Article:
It was on the 1977 1:2,500 and on the 1980 1:10,000 maps. Click on the '-' in top left several times to get the 'free' zoom level.
Pellseinydd is offline   Reply With Quote
Old 30th May 2020, 5:58 pm   #45
SiriusHardware
Dekatron
 
Join Date: Aug 2011
Location: Newcastle, Tyne and Wear, UK.
Posts: 4,238
Default Re: BT 'Chiltern' telecom towers

Was there one of the heavy metal lattice versions just south of Carlisle? In a previous working life we did some work on BT sites and there was a site there which had a really strong looking, oversized mast with some big microwave horns on the corners. I used to be able to see the mast as soon as I crossed the M6 from east to west, but I've just tried looking from the same spot on street view and I can't seem to see it. Has it been taken down?
SiriusHardware is offline   Reply With Quote
Old 30th May 2020, 6:22 pm   #46
duncanlowe
Heptode
 
Join Date: Jan 2016
Location: Stafford, Staffs. UK.
Posts: 790
Default Re: BT 'Chiltern' telecom towers

Quote:
Originally Posted by SiriusHardware View Post
Was there one of the heavy metal lattice versions just south of Carlisle? In a previous working life we did some work on BT sites and there was a site there which had a really strong looking, oversized mast with some big microwave horns on the corners. I used to be able to see the mast as soon as I crossed the M6 from east to west, but I've just tried looking from the same spot on street view and I can't seem to see it. Has it been taken down?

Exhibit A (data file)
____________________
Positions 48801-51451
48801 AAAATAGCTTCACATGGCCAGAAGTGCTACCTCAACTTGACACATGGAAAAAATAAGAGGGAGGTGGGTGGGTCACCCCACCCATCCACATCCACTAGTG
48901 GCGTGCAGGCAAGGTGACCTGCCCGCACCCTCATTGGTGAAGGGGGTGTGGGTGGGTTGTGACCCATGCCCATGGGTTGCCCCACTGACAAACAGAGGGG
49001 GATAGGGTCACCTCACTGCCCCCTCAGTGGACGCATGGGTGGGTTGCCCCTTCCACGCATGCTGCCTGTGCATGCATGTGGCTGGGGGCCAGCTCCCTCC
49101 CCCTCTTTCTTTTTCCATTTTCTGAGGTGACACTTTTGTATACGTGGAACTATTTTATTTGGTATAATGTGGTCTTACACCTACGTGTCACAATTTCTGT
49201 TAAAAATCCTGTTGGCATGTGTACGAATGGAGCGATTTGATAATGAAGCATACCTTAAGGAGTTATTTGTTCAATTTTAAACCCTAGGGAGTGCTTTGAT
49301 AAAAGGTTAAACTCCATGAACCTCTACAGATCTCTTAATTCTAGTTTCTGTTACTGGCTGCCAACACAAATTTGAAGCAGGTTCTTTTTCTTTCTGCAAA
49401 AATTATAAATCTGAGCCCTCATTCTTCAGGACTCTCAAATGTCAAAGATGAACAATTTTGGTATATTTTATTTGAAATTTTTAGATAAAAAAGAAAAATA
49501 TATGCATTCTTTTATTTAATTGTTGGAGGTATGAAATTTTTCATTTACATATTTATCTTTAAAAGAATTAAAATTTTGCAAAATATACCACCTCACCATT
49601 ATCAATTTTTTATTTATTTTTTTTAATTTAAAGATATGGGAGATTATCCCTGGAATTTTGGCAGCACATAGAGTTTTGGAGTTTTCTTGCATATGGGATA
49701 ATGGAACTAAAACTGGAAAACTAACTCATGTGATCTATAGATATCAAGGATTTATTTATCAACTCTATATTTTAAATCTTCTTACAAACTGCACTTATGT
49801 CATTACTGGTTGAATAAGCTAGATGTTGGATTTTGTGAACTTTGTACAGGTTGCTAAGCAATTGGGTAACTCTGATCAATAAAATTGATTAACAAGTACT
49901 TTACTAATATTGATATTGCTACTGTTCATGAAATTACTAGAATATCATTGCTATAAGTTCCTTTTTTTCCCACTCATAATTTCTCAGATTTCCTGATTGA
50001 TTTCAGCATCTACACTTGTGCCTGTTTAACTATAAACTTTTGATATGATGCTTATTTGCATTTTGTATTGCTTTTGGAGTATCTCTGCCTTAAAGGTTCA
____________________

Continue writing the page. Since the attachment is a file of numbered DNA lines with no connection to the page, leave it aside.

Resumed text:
There was apparently:
http://www.dgsys.co.uk/btmicrowave/sites/110.php

EDIT: This?
Attached Thumbnails
Click image for larger version

Name:	Screenshot 2020-05-30 at 18.23.18.jpg
Views:	90
Size:	40.7 KB
ID:	207239  
duncanlowe is offline   Reply With Quote
Old 30th May 2020, 7:26 pm   #47
Dave Moll
Dekatron
 
Dave Moll's Avatar
 
Join Date: Feb 2005
Location: West Cumbria (CA13), UK
Posts: 4,610
Default Re: BT 'Chiltern' telecom towers

Quote:
Originally Posted by GrimJosef View Post
Quote:
Originally Posted by Dave Moll View Post
... OS maps are available online, scroll left a bit from Stokenchurch and a mast is shown between Hill Farm and Kiln Farm just north of the M40, which (from my distant memories of driving that way in the past) seems about right ...
Thanks Dave. You're right, that is the location of the tower. I was aware that it is on the current map. I just wondered if it was kept 'hidden' in the Cold Wartime past.

Cheers,

GJ
This map was published 1945 and states "Full Revision 1930 with later corrections".
Attached Thumbnails
Click image for larger version

Name:	Stokenchurch 1945.jpg